A few days ago I railed about how patently stupidious it is trying to get a new Transit Access Pass (TAP) card for use on Metro buses and trains. As I left that first post, I had been told by a TAP customer service representative that the only place I could obtain a TAP card and load it with a cash amount (as opposed to an expiration-driven monthly pass for $62) was Union Station.
It just so happened that on Tuesday I found myself at Union Station to catch the No. 439 bus to work and decided to see if that was indeed the case. Sure enough and to no real surprise, it wasn’t. The clerk at the counter there parroted the TAP rep.
“But,” I countered, “on the TAP website it says that a card can be used to store cash value!”
“Metro isn’t set up to do that,” she answered.
“Will it ever be?”
“I don’t know, sir.”
“Doesn’t that strike you as the lamest most ironic thing ever in the history of mass transportation and fare management to offer an access pass that people can’t use?”
She just smiled and apologized from behind her tinted bulletproof glass.
I could do nothing else but walk away resigned that passengers such as myself for whom monthly passes are cost-inefficient, were basically assed-out of the TAP game.
But! Later that evening instead of taking the 439 home from work, I charted a course that included the No. 6 Culver City bus up Sepulveda to the MTA’s No. 4 on Santa Monica Boulevard. And in the course of checking the No. 6’s schedule online, low and behold and hallelujah, I found mention that Culver City sells TAP cards with a cash amount of the card-holders choosing. Easy peazy.
Sure as shit, on my bike ride in to work this morning I stopped at Culver City Hall and in a manner of a few minutes, I became the owner of a TAP card loaded up with $20 — but I was immediately more skeptical of my acquisition than proud. Because when I told the clerk who assisted me that Metro doesn’t allow cash loading and only sets up TAPs with monthly passes, he solemnly sounded an ominous warning.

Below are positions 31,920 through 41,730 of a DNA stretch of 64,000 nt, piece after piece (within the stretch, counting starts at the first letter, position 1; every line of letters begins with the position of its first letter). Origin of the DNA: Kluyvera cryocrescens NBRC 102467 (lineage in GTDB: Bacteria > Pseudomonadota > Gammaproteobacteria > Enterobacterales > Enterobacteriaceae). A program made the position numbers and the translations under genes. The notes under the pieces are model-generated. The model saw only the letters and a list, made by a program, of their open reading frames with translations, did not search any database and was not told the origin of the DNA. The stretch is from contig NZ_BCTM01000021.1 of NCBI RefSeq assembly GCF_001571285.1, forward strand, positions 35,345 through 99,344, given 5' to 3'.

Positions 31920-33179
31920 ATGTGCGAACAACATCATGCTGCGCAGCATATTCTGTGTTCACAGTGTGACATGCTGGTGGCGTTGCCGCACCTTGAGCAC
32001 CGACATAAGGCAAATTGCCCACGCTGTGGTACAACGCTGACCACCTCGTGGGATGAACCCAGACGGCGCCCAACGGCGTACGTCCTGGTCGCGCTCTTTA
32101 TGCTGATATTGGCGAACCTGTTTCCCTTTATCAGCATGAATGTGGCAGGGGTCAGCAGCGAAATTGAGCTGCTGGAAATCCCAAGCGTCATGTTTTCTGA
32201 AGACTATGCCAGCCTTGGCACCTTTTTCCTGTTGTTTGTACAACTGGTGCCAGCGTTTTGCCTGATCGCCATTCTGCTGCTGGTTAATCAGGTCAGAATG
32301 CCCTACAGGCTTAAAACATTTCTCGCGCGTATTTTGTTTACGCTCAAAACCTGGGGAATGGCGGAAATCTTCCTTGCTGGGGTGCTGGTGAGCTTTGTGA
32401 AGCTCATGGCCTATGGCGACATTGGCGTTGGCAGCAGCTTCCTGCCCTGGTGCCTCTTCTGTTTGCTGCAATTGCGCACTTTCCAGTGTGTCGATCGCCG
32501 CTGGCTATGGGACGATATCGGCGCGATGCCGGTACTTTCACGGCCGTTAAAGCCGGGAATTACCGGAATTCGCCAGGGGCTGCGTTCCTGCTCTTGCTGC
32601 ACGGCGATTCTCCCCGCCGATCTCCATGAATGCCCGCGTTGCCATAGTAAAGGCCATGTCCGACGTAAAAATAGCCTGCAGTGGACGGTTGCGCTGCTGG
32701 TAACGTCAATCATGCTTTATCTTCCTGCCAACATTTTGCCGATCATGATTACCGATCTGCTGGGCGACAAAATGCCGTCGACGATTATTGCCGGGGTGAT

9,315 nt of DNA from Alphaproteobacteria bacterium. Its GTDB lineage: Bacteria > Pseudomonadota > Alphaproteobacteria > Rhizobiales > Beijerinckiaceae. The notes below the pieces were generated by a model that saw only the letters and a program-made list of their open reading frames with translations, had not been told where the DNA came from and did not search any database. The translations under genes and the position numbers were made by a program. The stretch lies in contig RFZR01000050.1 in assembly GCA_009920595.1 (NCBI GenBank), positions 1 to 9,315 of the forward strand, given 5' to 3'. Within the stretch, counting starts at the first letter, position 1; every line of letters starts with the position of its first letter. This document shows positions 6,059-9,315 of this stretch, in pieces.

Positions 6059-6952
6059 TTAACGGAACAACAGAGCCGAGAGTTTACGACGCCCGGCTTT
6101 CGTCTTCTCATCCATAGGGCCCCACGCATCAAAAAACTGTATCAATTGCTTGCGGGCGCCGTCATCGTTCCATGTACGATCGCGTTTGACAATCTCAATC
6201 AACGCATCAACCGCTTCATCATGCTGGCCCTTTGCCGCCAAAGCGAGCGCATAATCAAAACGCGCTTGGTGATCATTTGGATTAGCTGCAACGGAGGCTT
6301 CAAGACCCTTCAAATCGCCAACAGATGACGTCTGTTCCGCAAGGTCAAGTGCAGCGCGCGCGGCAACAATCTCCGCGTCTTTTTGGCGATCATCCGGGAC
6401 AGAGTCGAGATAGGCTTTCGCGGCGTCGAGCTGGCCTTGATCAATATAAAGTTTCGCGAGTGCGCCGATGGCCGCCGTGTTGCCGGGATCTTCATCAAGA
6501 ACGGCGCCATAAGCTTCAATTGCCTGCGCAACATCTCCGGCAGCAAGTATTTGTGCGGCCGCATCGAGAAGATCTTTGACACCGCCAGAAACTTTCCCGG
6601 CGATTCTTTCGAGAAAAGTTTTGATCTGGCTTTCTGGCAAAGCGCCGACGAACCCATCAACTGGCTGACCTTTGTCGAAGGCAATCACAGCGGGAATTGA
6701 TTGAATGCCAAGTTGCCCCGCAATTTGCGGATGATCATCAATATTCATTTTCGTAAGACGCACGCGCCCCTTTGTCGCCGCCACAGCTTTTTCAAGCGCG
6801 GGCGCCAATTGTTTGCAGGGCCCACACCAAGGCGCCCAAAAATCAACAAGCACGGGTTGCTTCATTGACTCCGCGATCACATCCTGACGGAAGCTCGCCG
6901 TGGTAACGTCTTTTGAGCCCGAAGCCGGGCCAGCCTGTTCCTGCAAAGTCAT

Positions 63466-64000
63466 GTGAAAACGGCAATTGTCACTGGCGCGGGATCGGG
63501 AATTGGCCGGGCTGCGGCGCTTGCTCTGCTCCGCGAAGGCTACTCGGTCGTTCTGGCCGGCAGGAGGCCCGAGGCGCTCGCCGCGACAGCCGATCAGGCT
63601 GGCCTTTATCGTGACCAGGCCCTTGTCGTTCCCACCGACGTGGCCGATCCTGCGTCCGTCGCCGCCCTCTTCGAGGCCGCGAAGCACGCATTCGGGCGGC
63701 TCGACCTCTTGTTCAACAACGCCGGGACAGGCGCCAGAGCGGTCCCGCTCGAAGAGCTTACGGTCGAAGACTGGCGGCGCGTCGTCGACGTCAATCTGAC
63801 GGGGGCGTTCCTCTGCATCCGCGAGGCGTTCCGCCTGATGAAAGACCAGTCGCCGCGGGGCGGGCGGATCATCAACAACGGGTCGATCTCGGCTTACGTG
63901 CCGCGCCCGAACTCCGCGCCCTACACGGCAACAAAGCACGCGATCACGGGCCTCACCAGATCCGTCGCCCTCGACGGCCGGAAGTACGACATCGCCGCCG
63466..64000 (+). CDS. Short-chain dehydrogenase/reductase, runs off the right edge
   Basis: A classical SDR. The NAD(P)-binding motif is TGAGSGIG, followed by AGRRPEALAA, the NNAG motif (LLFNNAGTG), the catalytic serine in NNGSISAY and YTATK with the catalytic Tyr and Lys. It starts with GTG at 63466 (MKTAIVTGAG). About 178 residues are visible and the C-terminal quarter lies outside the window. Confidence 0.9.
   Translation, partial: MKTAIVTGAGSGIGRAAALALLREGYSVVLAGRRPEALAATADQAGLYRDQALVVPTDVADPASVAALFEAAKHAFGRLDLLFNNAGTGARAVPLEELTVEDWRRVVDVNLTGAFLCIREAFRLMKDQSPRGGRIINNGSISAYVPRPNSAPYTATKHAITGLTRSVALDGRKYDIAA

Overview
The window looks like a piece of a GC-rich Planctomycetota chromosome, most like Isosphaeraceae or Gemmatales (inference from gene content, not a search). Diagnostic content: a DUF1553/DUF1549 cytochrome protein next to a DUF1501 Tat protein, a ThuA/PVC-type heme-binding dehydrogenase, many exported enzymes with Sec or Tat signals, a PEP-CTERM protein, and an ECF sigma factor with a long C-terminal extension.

“Looks like we’ll be getting rid of the cash option soon and going to passes-only as well!” he said.
“I guess there’s more money in it,” he said, shrugging his shoulders.
I almost told him to keep the card, but he said that the changover wouldn’t happen for “another six months or so,” so I continued the transaction, if somewhat harumphantly.
And in the aftermath, while I’m infinitely impressed that itsty-bitsy Culver City totally powned Los Angeles by being able to get me what I wanted with no hassles or run-arounds, at the same time I now possess a piece of plastic that could be obsolete in six months (if that), unless someone at TAP and Metro gets their shit together and realizes they suck.
I’m entirely dumbfounded that there isn’t anyone at any of the involved organizations and municipalities that hasn’t raised a hand in a meeting at some point and said something like “Uh, why does it have to be passes-only? Why can’t we give customers something called ‘options’ and allow them either to add a monthly pass if that’s what they want or load in a set cash amount? And why can’t it be done online, ya dim-bulb bureaucrats!?”
Silly me, that would be common sense.